Two Baroque Compositions
for Organ

Jan Pieterszoon Sweelinck:  Balletto del Granduca
John Loeillet:  Suite in F-Major

Click on the link below to download a PDF booklet
available 04/2024



    Jan Pieterszoon Sweelinck was born in 1562 in Holland (Deventer), deceased in Amsterdam in 1621 (Amsterdam). He is one of the earlier representatives of composers included in the Baroque era of music composition. His lifetime bridges the transitional period between late Renaissance and early Baroque practices. Sweelinck adopted his mother’s family name in favor of that of his father (Swybbertszdon). Between 1577 and 1580 he became organist of the Oude Kerk in Amsterdam. His prominent students―some of whom subsequently became notable composers―include Praetorius, Scheidemann, and Scheidt. Sweelinck composed chansons, madrigals, motets and Psalm settings, along with a large body of works for keyboards (organ and harpsichord).

    Sweelinck's Five Variations on a Dance Tune, Balletto del granduca, offer an opportunity to display and exploit the generous resources of the pipe organs of the era, including such features as multiple manuals to facilitate registrational contrasts and echoes. Sweelinck employs inventive variational keyboard techniques in combination with extensive ornamental figurations that are written out verbatim (note for note). The present edition adds additional ornamentation, particularly in the repeated sections that frame the theme; those individual notes have been detailed in reduced size, but are in keeping with Sweelinck’s usages. Some accidentals appear in brackets in order to clarify the intonations of auxilliary notes of ornamentation. All indications for dynamics are editorial in nature.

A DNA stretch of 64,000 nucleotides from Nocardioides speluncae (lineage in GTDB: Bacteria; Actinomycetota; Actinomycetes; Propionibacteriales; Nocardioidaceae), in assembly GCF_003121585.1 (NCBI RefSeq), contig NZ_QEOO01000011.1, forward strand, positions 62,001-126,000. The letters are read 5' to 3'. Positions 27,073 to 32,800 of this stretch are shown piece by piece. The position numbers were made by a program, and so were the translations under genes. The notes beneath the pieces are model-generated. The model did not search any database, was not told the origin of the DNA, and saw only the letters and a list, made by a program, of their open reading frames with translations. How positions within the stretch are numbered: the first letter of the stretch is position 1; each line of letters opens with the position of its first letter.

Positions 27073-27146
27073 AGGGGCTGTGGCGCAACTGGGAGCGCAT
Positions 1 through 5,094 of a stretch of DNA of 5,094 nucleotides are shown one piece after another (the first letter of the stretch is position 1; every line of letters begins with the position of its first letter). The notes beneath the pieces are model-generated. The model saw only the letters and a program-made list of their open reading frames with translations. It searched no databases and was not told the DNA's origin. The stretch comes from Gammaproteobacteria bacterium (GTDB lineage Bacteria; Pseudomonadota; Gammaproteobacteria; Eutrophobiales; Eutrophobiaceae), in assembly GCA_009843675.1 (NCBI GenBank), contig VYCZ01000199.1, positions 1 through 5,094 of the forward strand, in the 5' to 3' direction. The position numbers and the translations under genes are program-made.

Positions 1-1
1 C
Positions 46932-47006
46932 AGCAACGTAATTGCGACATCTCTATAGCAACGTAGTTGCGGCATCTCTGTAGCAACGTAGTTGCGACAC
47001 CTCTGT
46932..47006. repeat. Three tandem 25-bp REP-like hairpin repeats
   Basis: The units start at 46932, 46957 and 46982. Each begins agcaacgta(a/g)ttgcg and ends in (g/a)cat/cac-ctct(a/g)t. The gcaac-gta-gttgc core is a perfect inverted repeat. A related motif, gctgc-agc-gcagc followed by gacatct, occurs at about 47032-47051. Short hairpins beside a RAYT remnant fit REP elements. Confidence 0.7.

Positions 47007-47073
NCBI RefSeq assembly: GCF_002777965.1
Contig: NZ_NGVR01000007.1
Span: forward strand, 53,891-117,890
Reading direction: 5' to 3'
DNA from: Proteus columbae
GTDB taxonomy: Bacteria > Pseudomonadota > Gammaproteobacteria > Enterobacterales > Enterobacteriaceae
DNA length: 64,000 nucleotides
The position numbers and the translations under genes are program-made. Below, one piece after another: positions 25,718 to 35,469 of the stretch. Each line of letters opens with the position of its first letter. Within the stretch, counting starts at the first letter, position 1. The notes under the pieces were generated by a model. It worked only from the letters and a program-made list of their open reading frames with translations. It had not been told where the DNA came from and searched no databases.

Jean-Baptiste Loeillet [aka John, ‘the London Loeillet’] was baptized in Ghent in 1680, and deceased in London in 1730. He moved to London ca. 1705, where he played in the Drury Lane orchestra by 1707; he also performed as an oboist and flutist in Queen’s Theatre. In 1710 he began the practice of presenting a home concert series, while establishing a reputation as a fine harpsichordist and teacher, and also performing on transverse flute. His surviving compositions appear in five prints issued between ca. 1712-1729, consisting of suites & lessons for harpsichord, also trio and solo sonatas for flute, recorder, oboe and violin. He was the brother of Jacques Loeillet, [aka Jacob, b. Ghent in 1685, deceased ca. 1748], and cousin of Jean-Baptiste [aka ‘Loeillet de Gant’, baptized 1688 in Ghent, deceased in Lyons ca. 1720]. His Suite in F-Major offers a series of charming traditional dance movements composed for harpsichord, presented here in an edited format that includes notations for occasional echoes of repeated phrases.